Thank you, Mr. Harris.
I said it earlier in my preamble. There's a shortage of staff. Quadruple the federal parole officers in the community and have them meet with inmates in provincial halfway houses. There is a lack of time, a lack of staff. If this inmate had been placed in a CRC, I'm not saying it wouldn't have happened, but the inmate would have been much better supervised.
I invite you to visit provincial halfway houses; they are duplexes, houses. There are virtually no restrictions; you go in, you go out. I have nothing against that, because there are a lot of inmates who deserve to be there, but we don't send individuals with long sentences to a CRC. I insist on that. They need to have structure, with a curfew. You have to adopt a gradual approach. It's called case management. For example, how much time is left in maximum security before the person is sent down to medium security, and before he is sent to minimum security, to prepare him to go out, to the community? In the case of Gallese, I think, without prejudice—I repeat, I don't have the file—that we were much too quick.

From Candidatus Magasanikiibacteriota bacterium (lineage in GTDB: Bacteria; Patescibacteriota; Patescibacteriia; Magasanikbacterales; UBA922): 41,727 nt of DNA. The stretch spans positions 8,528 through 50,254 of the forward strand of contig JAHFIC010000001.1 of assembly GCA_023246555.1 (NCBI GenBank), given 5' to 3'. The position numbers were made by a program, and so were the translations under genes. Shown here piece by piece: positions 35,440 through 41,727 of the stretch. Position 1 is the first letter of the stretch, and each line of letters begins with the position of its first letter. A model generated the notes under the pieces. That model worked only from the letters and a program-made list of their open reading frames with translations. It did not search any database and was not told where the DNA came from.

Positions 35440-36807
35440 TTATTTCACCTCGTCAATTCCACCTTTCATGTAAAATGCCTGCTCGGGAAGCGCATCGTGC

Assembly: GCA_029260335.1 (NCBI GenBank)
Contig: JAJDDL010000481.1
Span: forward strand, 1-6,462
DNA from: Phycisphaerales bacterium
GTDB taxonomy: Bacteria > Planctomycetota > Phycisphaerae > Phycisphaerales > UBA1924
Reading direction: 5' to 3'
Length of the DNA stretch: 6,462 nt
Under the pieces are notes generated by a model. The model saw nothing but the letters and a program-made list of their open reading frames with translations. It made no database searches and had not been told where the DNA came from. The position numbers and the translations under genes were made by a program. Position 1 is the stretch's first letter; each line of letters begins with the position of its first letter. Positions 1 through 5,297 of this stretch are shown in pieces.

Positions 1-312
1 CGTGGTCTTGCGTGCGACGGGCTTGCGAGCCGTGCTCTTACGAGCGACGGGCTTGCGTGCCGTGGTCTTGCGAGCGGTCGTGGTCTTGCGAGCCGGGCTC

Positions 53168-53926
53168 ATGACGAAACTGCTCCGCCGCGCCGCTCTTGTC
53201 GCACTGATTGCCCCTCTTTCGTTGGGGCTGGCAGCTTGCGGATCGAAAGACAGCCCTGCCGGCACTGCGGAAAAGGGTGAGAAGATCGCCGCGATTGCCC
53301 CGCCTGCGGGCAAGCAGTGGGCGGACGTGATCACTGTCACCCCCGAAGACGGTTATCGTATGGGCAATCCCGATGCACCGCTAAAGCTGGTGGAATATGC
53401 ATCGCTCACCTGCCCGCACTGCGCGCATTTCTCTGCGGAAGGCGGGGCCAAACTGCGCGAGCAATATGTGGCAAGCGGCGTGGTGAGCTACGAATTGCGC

If we don't want this kind of situation to happen again, we need to take real action, and not always look for someone to blame. It hurts my heart to see that the officer—because now we know who it was, and there were other people around her—has been singled out. Look upstairs at what is happening. Look at the people responsible. The real culprits are not the parole officers; that is too easy. It's all being put on the parole officers' shoulders. I think it's a shame to attack them because the work of the Correctional Service depends on parole officers.
I'll come back to that because it's important. There's a lot to be said. We could talk about it for three days and I wouldn't be finished.